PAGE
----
Weekend plans: finish reading Persephone’s Orchard


Title: A Thousand Ships
Author: Natalie Haynes
Age Group/sub-genre/genre: Adult historical fiction
Source: Library
# of pages: 368

Review: I adored A Thousand Ships, which tells the story of the women from both sides of The Trojan War from the points of view of the women, this is their untold story.  I loved reading all the stories but my favorite was by far the story of Penelope.  The way that Penelope’s story was written was unique as it was letters addressed to Odysseus, her husband.  The stories are heartbreaking but beautifully written.  A Thousand Ships is a great take on The Trojan War.  If you want to read a different story about the war, I highly recommend this book.


My past few discussion posts have been about genres and categories. You can read them here and here (Please comment on them too if you haven’t done so already). Today I am going to discuss my favorite sub-genres. I tend to read the same sub-genres across Middle-grade, Teen, YA, and Adult. Remember, Middle-grade, Teen, YA, and Adult are categories/age groups and not genres. Fiction and non-fiction are genres.

My favorite fiction sub-genres across all age groups are:
Contemporary– I love reading books set in the present day and how they can relate to current events. And yes, contemporary books, especially in the Teen/AY categories often have romance in them, but romance is more of a sub-plot and not the main plot.
Historical– I love reading about history. My favorite historical-fiction author is Fiona Davis.
Fantasy (Fantasy has its sub-genres that I’m not going to get into)- I’m very picky about the fantasy that I read.
Magical Realism– I love reading books where there are magical elements in the real world. A great example of a magical realism book is A Million Junes by Emily Henry or Lobizona by Romina Garber.
Literary Fiction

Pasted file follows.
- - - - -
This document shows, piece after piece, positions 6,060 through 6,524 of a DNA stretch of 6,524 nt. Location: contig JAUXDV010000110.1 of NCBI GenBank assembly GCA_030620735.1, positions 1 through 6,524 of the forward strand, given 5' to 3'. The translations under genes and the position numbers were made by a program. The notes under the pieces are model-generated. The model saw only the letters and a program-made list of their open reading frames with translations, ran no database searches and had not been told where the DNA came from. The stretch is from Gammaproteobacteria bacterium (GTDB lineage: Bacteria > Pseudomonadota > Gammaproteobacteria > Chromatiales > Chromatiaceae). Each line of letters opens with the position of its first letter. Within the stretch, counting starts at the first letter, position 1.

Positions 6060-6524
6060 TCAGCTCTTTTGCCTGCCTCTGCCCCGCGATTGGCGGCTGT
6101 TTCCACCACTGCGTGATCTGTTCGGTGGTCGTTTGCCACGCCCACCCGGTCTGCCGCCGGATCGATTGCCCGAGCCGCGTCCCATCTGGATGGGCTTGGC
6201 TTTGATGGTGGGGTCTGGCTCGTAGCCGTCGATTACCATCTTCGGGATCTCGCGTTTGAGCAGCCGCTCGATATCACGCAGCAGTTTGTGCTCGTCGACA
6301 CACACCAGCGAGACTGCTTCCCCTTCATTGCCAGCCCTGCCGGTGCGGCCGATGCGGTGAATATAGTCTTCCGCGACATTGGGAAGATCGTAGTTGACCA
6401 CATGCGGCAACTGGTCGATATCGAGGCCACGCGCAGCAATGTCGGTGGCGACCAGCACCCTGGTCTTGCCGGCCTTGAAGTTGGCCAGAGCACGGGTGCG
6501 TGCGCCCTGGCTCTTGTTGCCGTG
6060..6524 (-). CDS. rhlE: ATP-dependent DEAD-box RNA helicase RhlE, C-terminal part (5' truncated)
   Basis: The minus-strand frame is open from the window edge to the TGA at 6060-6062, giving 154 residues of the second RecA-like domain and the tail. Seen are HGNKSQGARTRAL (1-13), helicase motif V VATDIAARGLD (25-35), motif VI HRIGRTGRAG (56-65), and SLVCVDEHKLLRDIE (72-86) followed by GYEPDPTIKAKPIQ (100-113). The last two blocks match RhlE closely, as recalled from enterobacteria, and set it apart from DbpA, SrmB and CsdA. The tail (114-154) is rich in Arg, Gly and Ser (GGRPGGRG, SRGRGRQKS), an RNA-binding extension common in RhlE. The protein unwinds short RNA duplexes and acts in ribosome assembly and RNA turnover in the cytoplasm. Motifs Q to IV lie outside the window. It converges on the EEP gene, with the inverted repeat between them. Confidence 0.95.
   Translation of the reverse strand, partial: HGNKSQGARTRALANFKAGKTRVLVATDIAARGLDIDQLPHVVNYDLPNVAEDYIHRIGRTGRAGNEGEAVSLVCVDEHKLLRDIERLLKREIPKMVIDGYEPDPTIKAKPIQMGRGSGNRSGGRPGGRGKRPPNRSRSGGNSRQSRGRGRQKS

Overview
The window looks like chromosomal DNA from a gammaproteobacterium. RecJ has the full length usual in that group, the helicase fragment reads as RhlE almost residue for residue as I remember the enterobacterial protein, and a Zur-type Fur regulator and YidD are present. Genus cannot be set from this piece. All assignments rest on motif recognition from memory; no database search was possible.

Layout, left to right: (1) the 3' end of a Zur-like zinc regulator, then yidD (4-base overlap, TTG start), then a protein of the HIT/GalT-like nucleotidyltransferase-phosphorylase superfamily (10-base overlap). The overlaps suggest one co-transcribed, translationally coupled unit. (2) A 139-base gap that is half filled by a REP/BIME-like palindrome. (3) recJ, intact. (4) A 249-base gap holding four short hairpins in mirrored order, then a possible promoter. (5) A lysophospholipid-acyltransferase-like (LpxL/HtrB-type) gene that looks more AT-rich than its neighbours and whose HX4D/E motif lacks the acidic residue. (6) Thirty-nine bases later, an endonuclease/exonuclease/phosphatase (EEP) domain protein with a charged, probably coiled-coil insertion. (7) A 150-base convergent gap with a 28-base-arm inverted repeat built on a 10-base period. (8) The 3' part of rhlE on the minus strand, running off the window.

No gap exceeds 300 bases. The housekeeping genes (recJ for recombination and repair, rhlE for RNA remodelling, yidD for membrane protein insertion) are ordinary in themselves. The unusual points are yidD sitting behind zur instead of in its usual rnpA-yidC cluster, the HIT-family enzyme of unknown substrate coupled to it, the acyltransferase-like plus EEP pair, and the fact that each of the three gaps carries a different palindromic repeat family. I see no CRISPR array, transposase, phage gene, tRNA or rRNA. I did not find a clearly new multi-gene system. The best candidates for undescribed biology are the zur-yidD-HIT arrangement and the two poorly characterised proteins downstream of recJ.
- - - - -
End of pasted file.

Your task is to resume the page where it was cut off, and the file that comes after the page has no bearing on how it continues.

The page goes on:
Non-fiction sub-genres:
Race/Social Justice

Poetry is a separate genre and can either be fiction or non-fiction. Poetry isn’t something that I read often, but I did pre-order a book of poetry this year!

*Please discuss your favorite sub-genres in the comments below.


I’ve done these posts in the past to keep me accountable for my goals. However, seeing as how I decided to do things differently this year with my goals and challenges, I still thought it would be great to do these monthly updates.

You can read what my goals are and the challenges that I’m participating in here.

Reading goals:
Goodreads/Storygraph: Read one book. I’ve already accomplished this goal. I have no regrets about setting my goal of reading one book and not changing it once I reached it.  I feel much freer in my reading life.  I am up to 16 books on the year and I’m very happy with that number.
Read more backlist books: I am doing okay with this goal.
Read more books written by Black authors (this includes books about social justice and Antiracism): I’m doing a decent job with this goal.  

Modern Mrs. Darcy– I’ve done quite a few things from this challenge.  I’m having a lot of fun with this challenge.
Library Love– Dewey Decimal: Read 12 books. For this challenge, I have read 11 out of 12 books.

Blogging Goals:
Post weekly reading updates: I’m doing okay with this, there have been a couple of times I didn’t post, especially if I didn’t read a lot a certain week.